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Sunday, May 20, 2018
UNITED NATIONS, Nov 2 2017 (IPS) - After the Rwandan genocide, the United Nations promised ‘never again.’ But has the international community kept their word?
From Mexico to Myanmar, conflicts and humanitarian crises have multiplied.
Millions continue to be targeted for their religious, national, racial or ethnic backgrounds, and some are even forced to cross borders to escape violence committed simply because of their identity.
IPS spoke to the UN Secretary-General’s Advisor for the Prevention of Genocide Adama Dieng about these complex crises and efforts needed to avoid another Rwandan genocide.
Q: As Special Advisor, what crises today are most concerning and should be paid attention to or acted on?
A. The situations in the Central African Republic, Democratic Republic of the Congo, Myanmar, South Sudan and Syria are some of the places that I have raised concern about recently, although there are many other countries that require attention, including Iraq.
In Syria, the atrocities that have been reported by the Commission of Inquiry have truly shocked the conscience of humanity, from the intensive bombardment of Aleppo last year to the alleged use of chemical weapons, as well as the continued besieging of thousands of civilians in flagrant violation of international law. Despite this, the Security Council has largely failed to take action to protect civilians and provide accountability for victims.
When I visited the Central African Republic earlier this month I was told of serious violations against the civilian population, particularly women and children, for allegedly belonging to certain ethnic or religious groups. Despite progress made towards peace, there are still worrying occurrences of manipulation and incitement to ethnic and religious hatred that needs to be addressed by the government, with the support of the international community, in order to sustain the country’s fragile peace.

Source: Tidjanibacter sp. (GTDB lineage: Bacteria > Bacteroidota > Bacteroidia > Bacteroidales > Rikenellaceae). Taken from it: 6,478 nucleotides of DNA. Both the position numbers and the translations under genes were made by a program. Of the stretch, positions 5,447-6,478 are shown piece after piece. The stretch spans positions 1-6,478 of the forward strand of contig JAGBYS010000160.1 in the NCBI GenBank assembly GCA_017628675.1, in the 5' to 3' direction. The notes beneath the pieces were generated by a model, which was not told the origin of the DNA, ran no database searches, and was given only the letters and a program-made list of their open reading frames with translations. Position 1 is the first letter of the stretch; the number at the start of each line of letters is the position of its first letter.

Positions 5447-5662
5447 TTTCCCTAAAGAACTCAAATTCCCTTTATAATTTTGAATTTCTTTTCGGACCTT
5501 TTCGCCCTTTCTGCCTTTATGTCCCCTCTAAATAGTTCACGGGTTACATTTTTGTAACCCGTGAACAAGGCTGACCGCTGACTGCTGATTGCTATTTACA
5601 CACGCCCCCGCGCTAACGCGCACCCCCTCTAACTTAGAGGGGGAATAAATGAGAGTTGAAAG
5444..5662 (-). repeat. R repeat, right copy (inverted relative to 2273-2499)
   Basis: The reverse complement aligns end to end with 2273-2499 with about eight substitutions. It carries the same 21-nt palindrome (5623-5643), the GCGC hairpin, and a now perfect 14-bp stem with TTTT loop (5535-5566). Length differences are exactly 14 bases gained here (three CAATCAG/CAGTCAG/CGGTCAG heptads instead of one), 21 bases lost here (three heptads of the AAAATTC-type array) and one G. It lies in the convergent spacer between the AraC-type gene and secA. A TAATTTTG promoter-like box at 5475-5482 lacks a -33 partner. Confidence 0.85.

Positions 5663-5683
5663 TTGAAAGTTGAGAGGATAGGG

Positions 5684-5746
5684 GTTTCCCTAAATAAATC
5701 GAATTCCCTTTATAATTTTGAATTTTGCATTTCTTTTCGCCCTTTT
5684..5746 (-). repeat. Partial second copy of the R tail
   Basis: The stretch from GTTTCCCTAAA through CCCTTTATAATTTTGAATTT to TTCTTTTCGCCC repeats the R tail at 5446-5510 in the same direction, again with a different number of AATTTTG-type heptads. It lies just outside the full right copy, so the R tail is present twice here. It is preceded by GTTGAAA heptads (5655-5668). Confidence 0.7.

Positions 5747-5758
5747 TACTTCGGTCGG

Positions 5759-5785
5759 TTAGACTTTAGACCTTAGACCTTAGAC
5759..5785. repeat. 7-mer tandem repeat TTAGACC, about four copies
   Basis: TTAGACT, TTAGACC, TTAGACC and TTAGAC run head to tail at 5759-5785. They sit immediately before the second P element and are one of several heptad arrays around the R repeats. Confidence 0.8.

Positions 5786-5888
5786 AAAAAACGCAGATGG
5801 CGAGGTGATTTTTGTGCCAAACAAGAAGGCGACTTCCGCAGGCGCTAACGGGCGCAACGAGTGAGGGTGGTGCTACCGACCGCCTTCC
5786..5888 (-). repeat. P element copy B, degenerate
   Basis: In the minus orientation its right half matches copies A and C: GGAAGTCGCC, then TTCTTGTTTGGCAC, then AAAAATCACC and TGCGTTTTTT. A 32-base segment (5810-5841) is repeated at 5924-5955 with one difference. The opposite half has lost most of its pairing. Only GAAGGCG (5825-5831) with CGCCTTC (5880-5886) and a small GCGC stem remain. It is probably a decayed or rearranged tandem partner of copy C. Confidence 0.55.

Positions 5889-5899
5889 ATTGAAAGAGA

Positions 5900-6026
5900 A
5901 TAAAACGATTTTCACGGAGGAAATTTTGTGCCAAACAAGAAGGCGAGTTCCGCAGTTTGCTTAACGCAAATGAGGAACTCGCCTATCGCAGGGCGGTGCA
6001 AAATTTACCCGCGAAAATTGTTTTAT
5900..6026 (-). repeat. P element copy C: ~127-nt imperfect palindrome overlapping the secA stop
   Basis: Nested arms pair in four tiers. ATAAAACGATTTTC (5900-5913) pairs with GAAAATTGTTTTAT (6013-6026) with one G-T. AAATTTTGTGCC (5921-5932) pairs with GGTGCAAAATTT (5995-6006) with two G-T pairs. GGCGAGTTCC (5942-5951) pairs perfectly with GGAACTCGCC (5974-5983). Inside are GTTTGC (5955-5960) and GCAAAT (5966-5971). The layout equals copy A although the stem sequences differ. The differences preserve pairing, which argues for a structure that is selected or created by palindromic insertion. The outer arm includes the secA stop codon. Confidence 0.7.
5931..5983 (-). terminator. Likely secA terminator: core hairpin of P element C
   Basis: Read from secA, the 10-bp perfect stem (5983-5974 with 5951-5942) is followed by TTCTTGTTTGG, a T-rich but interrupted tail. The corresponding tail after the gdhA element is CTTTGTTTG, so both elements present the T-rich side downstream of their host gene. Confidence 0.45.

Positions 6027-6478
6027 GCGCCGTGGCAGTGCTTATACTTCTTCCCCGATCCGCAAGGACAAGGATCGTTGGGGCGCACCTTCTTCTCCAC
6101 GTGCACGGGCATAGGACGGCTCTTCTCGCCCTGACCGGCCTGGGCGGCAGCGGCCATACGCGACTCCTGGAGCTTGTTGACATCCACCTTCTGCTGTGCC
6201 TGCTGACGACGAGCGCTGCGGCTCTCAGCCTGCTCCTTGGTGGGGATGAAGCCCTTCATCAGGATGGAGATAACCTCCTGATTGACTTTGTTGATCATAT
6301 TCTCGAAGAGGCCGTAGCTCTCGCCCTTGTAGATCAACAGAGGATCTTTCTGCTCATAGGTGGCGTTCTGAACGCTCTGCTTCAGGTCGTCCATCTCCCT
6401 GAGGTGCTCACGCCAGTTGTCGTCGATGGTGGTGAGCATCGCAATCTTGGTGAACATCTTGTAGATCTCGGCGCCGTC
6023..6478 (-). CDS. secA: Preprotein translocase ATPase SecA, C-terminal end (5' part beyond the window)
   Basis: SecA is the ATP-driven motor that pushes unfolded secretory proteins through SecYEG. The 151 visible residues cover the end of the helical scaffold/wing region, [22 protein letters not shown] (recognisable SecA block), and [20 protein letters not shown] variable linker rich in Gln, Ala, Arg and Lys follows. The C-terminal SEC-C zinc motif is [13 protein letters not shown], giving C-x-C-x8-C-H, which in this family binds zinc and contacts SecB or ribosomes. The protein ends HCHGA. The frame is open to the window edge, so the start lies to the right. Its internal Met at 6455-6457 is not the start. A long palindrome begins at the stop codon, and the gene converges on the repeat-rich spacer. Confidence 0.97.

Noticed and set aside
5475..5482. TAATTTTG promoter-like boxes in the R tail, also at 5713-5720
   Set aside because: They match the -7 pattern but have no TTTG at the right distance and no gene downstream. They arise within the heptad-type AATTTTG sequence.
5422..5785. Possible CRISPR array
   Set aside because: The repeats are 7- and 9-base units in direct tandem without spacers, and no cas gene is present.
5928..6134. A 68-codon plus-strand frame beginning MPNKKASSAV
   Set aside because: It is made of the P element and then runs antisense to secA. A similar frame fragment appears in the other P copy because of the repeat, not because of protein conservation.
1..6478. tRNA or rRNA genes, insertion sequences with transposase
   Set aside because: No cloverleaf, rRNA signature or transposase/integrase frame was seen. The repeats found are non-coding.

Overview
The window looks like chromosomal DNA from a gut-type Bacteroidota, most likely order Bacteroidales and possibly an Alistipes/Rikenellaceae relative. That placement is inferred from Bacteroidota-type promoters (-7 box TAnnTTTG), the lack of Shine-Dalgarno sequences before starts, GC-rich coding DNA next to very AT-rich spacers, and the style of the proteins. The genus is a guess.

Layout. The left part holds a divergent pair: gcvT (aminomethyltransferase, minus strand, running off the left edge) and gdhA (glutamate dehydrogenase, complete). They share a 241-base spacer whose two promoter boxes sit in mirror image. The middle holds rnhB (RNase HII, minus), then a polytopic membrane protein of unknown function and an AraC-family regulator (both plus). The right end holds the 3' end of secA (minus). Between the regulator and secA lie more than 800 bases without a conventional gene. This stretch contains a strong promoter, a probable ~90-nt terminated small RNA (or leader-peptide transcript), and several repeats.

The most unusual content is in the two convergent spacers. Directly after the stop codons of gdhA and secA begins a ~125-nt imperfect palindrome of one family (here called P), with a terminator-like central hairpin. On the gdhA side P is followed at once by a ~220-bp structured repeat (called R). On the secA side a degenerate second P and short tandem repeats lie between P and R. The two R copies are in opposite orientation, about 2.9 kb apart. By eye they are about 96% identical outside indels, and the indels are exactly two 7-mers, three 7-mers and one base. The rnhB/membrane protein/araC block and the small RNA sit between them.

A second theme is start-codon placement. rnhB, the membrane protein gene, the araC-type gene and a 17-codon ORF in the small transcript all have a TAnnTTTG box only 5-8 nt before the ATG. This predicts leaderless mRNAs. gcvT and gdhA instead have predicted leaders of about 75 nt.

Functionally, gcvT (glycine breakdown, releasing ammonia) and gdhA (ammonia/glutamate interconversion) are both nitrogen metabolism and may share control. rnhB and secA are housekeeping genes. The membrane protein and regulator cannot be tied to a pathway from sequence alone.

Q: What steps can and must be taken in order to prevent genocide?
A. History has shown that genocide and other atrocity crimes take place on a large scale, and are not spontaneous or isolated events; they are processes, with histories, precursors and triggering factors which combined, enable their commission.
If you look at all of these conflicts, whether it is the Central African Republic or Myanmar or Iraq, there is one common denominator: exclusion. People feel that they are not included, so they resort to some form of violence for their rights to be recognized.
So we can link these crises to the lack of respect for human rights, of observance of the rule of law, and also a problem of governance. All of these elements therefore confirm the close link between development, peace, security, and human rights.
This is also one of the reasons why the Secretary-General made prevention a key aspect of his mandate. Unless you invest in prevention, you may not be able to achieve the Sustainable Development Goals (SDGs) or achieve the aspiration of sustaining peace.
There will be no development without peace, and no peace without development.
Unless we manage to make everybody included in whatever we are doing, we are set to fail at the national, local, and international levels.
Unless the member state invests in having strong judiciaries, a strong and courageous parliament, strong and outspoken civil society, it will be hard for those governments to achieve something that is really durable.